I wrote this several weeks ago, at a yoga teacher training at the Esalen Institute, in response to the prompt to write a poem or something about everything being connected. At that point I was blissfully offline for two weeks and counting. A day or two before that point we were in silence for 24 hours, which for me included zero screens and no books.
We are born of mud, we are made of stardust. We are what we eat, what we take in.
I take in coffee, bananas, nuts; letters, words, abstract concepts; lately, little screens.
What comes around goes around. Goes nuts. Goes bananas. Goes words and letters. Goes little screens.
I let go of the little screens, the words, the letters. Maybe loosen the grip on that banana. My eyes drink in the ocean, the mountains, the sky.
I am the ocean, I am mud, I am stardust.
The author looks at the Foveaux Strait. That’s the one between South Island and Stewart Island in New Zealand or between the Tasman Sea and Pacific Ocean, depending how you look at it
Here is another quote, saying it like it is, from the “Buddha Brain” by Rick Hanson, my “yoga grad school” assigned reading: Continue reading “There You Are”
A couple of years ago, a communication coach at my desk job suggested starting a gratitude practice. I’ve heard of the concept before, and even after Kathleen the coach explained her own and her family’s gratitude practice to me, it seemed a bit out there. First of all, not like I am ungrateful or anything, am I? I know I am lucky and all that. What difference cataloguing the body parts that work and such in a journal would make?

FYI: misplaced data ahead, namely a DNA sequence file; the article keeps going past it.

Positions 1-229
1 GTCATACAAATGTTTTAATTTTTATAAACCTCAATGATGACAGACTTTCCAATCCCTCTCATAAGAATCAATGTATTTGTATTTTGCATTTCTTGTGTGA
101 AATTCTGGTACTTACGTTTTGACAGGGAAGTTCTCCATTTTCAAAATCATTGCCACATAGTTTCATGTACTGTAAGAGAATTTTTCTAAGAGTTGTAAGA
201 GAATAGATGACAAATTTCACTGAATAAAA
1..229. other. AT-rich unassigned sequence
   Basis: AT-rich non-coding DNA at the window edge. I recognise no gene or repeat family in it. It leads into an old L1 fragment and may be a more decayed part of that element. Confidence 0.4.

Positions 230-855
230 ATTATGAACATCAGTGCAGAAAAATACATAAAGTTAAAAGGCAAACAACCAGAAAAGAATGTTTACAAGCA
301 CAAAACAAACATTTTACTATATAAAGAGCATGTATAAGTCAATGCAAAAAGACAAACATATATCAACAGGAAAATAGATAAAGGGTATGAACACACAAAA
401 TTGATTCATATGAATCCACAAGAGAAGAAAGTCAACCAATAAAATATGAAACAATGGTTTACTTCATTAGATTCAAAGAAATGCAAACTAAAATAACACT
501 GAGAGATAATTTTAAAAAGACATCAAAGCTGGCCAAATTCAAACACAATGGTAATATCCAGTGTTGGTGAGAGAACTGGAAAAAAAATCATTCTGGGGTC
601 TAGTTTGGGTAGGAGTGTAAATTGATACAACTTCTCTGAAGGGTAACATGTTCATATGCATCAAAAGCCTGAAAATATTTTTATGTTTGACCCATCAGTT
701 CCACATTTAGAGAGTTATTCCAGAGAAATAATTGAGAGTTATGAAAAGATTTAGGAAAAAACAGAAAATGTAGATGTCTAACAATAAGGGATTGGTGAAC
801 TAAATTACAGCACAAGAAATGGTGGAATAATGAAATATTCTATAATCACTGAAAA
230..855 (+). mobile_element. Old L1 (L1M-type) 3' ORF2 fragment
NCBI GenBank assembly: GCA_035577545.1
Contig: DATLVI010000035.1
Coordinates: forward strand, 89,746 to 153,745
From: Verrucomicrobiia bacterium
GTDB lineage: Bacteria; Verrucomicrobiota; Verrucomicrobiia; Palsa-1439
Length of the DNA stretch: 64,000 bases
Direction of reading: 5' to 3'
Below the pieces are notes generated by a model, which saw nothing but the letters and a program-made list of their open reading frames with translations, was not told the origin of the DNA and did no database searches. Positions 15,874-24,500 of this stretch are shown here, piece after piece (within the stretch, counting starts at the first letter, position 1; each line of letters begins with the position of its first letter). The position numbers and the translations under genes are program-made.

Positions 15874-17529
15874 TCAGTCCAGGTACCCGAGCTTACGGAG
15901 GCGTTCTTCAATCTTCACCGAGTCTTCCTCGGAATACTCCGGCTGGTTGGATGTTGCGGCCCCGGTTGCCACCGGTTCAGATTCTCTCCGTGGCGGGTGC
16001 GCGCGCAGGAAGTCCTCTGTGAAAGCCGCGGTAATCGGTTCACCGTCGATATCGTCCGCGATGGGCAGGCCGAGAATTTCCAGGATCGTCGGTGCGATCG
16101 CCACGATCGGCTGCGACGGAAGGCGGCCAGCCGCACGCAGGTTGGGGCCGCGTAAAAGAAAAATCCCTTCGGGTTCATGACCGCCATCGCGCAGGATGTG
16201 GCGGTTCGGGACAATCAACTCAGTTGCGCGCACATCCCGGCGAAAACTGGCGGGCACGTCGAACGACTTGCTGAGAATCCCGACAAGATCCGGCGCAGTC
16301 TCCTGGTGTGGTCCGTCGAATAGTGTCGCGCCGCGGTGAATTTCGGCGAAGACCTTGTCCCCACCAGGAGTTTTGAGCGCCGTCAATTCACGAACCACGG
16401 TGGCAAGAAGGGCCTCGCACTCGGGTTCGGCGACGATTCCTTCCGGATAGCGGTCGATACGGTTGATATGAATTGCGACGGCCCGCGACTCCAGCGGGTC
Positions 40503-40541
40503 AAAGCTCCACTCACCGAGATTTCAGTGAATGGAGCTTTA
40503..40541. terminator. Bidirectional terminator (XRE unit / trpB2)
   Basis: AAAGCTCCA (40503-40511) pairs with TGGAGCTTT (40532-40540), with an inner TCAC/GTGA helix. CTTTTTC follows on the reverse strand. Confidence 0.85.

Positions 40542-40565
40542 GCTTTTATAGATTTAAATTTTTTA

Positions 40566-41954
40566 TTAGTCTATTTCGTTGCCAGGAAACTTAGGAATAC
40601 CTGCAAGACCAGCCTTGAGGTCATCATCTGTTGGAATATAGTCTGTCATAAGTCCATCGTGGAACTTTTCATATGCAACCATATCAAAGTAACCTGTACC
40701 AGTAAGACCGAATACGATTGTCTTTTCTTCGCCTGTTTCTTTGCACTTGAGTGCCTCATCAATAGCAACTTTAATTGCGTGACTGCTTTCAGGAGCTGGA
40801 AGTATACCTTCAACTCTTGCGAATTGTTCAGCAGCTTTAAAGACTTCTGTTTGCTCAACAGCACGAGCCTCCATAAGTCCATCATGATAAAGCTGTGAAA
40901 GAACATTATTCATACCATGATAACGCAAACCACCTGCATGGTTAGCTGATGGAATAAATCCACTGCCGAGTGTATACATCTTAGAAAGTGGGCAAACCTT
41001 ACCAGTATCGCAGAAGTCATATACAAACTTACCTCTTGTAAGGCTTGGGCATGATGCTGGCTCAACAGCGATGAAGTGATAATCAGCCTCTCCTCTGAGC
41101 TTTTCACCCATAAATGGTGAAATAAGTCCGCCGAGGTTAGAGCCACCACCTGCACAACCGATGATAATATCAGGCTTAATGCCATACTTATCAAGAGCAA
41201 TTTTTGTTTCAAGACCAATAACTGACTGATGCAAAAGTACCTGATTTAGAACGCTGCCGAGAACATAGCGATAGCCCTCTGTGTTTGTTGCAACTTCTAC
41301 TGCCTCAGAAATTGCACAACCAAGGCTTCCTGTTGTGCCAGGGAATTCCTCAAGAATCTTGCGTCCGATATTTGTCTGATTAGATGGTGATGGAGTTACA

Still, Kathleen was a truly gifted coach and a loveliest person, so even though I dismissed the idea as a suggestion to not follow, it got put aside in a not too far away corner of my brain. This post is about what happened when the time came to bring it back up and put it to work. Continue reading “Gratitude, Contentment, Heat”
On my second day in Split, Croatia, I went to the park that both my guidebook and the Air BnB host recommended.
A trail running along the paved road at the North side of the park was just a few yards into the pine trees, only a little relief from the heat of the day or the late Saturday morning street traffic. Still, I was the only person on the trail at first. Continue reading “Could Have Left”
During the 300 hr teacher training at the Esalen Institute, Janet Stone gave us an overnight homework to write a poem or something about forgiveness. This came out.
In a forest clearing I am building a fire. In a clearing on my way through the dark forest. I will stay here a night, or a week, or perhaps longer.
I am chopping up the firewood Continue reading “A Fire in a Forest Clearing”